Sometimes determining where a particular person falls in a family tree is a matter of putting together a lot of little pieces of information and hoping that they all show a part of the picture as a whole. Such is the case for John McCune of Newton township who died in 1793.
Here is the abstract of John's will:
McCune, John. Newton, farmer. 24 Dec 1792. 6 March 1793.
Land bought from John McKewen.
Sons Andrew and David McCune.
Dau. Susanna Barr.
Dau. Margaret Weir.
Grandson John McCune, son of Samuel McCune, dec'd.
Dau. Mary McCune.
Sons John, Robert and William McCune, minors.
Exs.: James Sharp, Alexander Laughlin and John McCune.
Wit: Alexander Laughlin, John Woods, George Weir.
Folio: E. 278-280.
One of the first things I noticed about this will was that there were a grandson mentioned as well as minor children, a good indication that there was more than one marriage. Sons John, Robert and William are all shown as minors, so the oldest of them would have been born after 1779, if we assume that minors were younger than 14 years old.
Now let's take a look at the next piece of the puzzle. The Biographical Annals of Franklin County show this entry for Mary Sharp, daughter of Thomas and Margaret Sharp:
Mary married (first) John McCune, and they had issue: Robert, who married Miss Laughlin; John who married, May 6, 1806, Elizabeth Moore; William, who married Nellie Culbertson, and had Samuel, Mary Jane, Emily, Elizabeth, Margaret and William; and Mary, who married Mr. Caldwell. She married (second) Alexander Fullerton.
Having come across one record that states that John and Mary were married in October 1776 at the First United Presbyterian church in Newville, it would seem that the two records above reflect the same person. In this case, John's children by Mary were Mary, John, Robert and William and the older children by the unknown first wife were Andrew, David, Samuel (deceased), Susanna and Margaret.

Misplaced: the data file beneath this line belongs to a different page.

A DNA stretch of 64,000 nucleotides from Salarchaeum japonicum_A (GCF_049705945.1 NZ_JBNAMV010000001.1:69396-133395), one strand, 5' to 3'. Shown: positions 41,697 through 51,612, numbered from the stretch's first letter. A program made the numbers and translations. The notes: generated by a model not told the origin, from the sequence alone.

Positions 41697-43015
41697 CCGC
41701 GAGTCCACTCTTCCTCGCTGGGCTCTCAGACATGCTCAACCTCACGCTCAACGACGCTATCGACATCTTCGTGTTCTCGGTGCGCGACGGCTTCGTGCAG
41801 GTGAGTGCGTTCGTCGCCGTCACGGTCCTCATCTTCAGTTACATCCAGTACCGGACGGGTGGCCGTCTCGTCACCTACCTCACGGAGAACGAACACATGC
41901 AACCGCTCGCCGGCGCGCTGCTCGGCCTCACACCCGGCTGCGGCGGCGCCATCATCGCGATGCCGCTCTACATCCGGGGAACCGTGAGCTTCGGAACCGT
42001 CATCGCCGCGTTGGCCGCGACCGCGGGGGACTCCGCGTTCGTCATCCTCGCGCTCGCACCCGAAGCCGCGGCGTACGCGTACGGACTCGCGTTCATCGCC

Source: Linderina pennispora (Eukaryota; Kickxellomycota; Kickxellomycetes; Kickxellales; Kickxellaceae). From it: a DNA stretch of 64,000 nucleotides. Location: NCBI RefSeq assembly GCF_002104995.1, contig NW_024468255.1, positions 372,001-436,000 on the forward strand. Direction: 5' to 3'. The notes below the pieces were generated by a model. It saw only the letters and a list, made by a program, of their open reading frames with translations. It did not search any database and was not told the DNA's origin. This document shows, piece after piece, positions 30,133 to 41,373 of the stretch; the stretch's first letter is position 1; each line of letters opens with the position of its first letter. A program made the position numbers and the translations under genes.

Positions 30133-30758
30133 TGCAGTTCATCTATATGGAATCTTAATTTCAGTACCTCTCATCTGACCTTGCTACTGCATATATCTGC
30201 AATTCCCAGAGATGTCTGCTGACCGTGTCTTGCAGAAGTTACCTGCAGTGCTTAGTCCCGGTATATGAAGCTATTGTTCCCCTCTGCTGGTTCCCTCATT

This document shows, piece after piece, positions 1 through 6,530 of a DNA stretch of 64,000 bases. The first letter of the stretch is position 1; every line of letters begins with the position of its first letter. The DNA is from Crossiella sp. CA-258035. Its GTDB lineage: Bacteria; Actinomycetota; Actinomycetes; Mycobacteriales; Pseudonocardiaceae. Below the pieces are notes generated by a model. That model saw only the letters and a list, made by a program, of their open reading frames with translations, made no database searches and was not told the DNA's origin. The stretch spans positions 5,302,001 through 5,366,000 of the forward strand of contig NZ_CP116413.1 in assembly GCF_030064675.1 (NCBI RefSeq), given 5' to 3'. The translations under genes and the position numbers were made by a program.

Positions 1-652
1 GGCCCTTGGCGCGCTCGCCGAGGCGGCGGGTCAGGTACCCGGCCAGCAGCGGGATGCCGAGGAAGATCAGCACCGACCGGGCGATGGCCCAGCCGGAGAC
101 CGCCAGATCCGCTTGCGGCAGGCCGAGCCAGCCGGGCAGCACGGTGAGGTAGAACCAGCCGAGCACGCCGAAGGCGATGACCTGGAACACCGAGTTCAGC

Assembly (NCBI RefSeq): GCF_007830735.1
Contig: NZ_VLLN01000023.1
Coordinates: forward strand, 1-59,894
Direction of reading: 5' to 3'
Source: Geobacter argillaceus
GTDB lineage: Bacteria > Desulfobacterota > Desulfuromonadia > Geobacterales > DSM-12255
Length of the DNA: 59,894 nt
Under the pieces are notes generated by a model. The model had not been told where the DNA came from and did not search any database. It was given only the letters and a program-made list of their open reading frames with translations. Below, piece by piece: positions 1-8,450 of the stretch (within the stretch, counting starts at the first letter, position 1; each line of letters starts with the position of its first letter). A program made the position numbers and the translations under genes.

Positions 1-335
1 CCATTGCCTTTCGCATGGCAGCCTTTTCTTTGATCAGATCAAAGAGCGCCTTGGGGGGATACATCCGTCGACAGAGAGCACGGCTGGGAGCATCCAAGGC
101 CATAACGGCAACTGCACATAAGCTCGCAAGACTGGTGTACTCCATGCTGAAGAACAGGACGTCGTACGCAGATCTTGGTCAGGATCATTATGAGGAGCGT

Since John's will above mentions a deceased son Samuel who had a son John, our next question becomes one of determining who Samuel was.Though there are two Samuel McCunes who died prior to 1793, only one seems to be the right age to be John's son. Here is his will extract:
McCune, Samuel. yeoman. Hopewell 13 March 1786. 12 Oct. 1786.
Daus. Elizabeth, Rosanna, Peggy, Kezia and Nelly.
Land in Southampton, Franklin Co. in tenure of Joseph Arbucle.
Exs.: Alexander Laughlin, James McCune and son John McCune.
Wit.: James Arbuckle, Robt. Barr, Rob. Scott.
Folio: E. 84-85
The DAR Patriot Index lists a Samuel McCune, which seems to be the same person:
Samuel: b c 1744 d 10-9-1786 PA m Eleanor _____ Capt PA
The date of birth shown as 1744 could be off by several years, but seems to be close enough for our purposes here. As seen in his will extract, this Samuel does have a son named John, so he fits in to the line as shown.
There is another Samuel from this timeframe, but his dates are 1726 to 1789, so he would be born too early to be John's son as John is generally figured to have born in the late 1720's.